Medical professionals can face disciplinary proceedings before their respective licensing boards and agencies for various reasons. In today’s world, almost everyone uses some version of a social media platform, and medical professionals are no exception. However, when using social media, medical professionals must refrain from running afoul of the laws that govern their profession, including the federal Health Insurance Portability and Accountability Act (HIPAA).
An experienced license defense lawyer can represent your interests in any disciplinary proceedings regarding alleged HIPAA violations or other forms of misconduct. We can review your case, explain your potential options, and work to achieve a reasonable solution with your licensing board to reach a mutually acceptable resolution.
HIPAA is a federal law that protects patients’ personal health information (PHI). This Act contains enforcement mechanisms that penalize doctors and other medical professionals who violate them by disclosing PHI. A HIPAA violation is subject to penalties, even if accidental or unintentional.
The precipitous rise in social media usage, with over 800 million people using at least one social media platform, has resulted in increased HIPAA violations. However, HIPAA contains no specific rules related to social media, as the law was passed years before social media platforms existed. Whether doctors or other medical professionals use social media platforms personally or medical practices use social media platforms to reach out to and disseminate information to existing and prospective patients, they must be mindful of HIPAA and its implications when using social media.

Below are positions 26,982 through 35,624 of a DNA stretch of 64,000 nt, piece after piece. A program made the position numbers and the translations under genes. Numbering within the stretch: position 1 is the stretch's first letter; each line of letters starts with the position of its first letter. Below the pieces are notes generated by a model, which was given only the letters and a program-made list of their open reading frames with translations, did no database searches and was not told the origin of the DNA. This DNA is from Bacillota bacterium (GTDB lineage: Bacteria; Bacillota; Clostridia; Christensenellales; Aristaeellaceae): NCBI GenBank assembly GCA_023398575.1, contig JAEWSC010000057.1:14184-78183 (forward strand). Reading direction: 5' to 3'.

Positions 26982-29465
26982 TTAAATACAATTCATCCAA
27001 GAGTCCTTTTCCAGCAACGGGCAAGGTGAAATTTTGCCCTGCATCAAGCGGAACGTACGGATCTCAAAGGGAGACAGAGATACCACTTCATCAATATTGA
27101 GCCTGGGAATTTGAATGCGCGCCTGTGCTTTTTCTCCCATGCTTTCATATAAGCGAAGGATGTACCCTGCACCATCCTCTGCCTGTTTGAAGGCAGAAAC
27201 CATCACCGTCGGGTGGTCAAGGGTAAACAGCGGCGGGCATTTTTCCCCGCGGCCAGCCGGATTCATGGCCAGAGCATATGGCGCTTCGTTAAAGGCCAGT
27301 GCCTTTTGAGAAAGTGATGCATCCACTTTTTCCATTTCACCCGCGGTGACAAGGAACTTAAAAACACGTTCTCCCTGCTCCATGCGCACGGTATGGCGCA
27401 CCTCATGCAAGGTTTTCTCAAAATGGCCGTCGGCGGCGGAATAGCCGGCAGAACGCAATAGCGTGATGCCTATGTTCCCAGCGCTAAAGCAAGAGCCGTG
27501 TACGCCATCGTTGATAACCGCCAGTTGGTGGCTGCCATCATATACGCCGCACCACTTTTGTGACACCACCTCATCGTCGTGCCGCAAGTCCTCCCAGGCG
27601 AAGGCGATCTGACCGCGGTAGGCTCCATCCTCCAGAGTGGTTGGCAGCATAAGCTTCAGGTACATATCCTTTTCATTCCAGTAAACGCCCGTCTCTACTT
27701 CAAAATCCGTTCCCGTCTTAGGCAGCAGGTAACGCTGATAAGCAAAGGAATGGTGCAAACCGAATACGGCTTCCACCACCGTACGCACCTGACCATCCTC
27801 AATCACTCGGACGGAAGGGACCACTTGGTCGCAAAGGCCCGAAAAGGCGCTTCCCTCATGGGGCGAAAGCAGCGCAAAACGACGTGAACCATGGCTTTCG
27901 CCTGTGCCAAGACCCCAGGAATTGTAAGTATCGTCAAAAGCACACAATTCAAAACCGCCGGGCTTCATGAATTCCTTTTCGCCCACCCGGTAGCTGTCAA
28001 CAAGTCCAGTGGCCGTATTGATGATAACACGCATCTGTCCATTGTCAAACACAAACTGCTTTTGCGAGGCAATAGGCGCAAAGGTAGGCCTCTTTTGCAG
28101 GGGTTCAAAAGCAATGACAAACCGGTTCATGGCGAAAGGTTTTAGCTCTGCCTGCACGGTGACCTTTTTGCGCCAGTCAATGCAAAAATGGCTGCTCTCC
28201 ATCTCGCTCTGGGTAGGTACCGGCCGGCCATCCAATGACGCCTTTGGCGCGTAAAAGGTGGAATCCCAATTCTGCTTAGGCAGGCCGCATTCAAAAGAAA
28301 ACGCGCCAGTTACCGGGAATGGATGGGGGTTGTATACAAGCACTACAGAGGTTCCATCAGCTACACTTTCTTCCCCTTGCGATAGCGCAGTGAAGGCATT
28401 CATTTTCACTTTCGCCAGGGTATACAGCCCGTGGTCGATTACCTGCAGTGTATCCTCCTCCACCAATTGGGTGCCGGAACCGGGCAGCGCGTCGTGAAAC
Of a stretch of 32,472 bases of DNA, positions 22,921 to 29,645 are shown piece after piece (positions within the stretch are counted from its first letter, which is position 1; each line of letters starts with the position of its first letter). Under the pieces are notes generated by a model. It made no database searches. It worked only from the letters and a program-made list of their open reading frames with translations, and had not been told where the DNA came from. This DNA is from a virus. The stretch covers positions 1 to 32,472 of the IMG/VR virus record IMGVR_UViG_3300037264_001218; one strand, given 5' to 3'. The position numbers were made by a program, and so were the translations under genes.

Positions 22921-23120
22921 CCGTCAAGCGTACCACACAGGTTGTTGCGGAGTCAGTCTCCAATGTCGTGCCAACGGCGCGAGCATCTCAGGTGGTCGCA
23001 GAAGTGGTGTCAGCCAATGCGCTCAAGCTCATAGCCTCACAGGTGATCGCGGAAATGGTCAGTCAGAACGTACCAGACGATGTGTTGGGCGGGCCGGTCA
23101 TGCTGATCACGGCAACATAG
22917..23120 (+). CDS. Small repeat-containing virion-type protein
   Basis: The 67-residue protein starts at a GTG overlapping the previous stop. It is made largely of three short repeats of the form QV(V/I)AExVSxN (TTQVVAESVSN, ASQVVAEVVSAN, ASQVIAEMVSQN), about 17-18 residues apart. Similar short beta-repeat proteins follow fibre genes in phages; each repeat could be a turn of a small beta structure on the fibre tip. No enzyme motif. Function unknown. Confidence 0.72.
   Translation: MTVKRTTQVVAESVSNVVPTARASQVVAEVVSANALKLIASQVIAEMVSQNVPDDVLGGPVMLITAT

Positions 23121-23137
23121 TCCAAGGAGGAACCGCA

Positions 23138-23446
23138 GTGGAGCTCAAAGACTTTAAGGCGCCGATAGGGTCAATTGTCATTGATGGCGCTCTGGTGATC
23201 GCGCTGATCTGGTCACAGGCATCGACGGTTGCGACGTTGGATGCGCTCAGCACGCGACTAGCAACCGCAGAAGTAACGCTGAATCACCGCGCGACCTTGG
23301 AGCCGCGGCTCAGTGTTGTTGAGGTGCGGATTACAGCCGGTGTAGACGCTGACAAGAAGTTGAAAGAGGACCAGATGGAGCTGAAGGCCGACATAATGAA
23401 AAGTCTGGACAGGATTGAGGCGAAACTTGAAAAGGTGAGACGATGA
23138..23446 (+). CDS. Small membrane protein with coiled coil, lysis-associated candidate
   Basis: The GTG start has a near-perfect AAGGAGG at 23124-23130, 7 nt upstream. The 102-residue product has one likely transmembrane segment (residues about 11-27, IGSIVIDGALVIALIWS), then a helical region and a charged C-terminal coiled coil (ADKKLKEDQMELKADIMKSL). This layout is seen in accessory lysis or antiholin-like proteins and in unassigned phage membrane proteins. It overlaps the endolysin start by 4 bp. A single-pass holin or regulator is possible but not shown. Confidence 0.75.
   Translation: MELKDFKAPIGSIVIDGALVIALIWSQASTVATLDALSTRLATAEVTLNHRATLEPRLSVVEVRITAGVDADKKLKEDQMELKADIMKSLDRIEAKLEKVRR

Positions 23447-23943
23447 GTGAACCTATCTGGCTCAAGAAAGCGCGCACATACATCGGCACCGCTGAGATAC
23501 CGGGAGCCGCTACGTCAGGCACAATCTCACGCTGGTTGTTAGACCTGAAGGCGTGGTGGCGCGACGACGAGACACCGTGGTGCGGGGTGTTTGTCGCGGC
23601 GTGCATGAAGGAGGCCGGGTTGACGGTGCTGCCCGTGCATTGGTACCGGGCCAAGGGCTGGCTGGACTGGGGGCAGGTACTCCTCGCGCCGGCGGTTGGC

Covered entities and business associates may not use or disclose PHI without an individual’s authorization, including publishing PHI in the public domain via a social media platform. Medical professionals must also remember that PHI does not solely relate to medical information.
To the extent medical professionals wish to use PHI on their social media platforms, such as by providing a patient review or story, they first must obtain a HIPAA-complaint release following the patient authorization rules found in §164.508 of the HIPAA Privacy Rule. Valid patient authorizations must contain the following elements: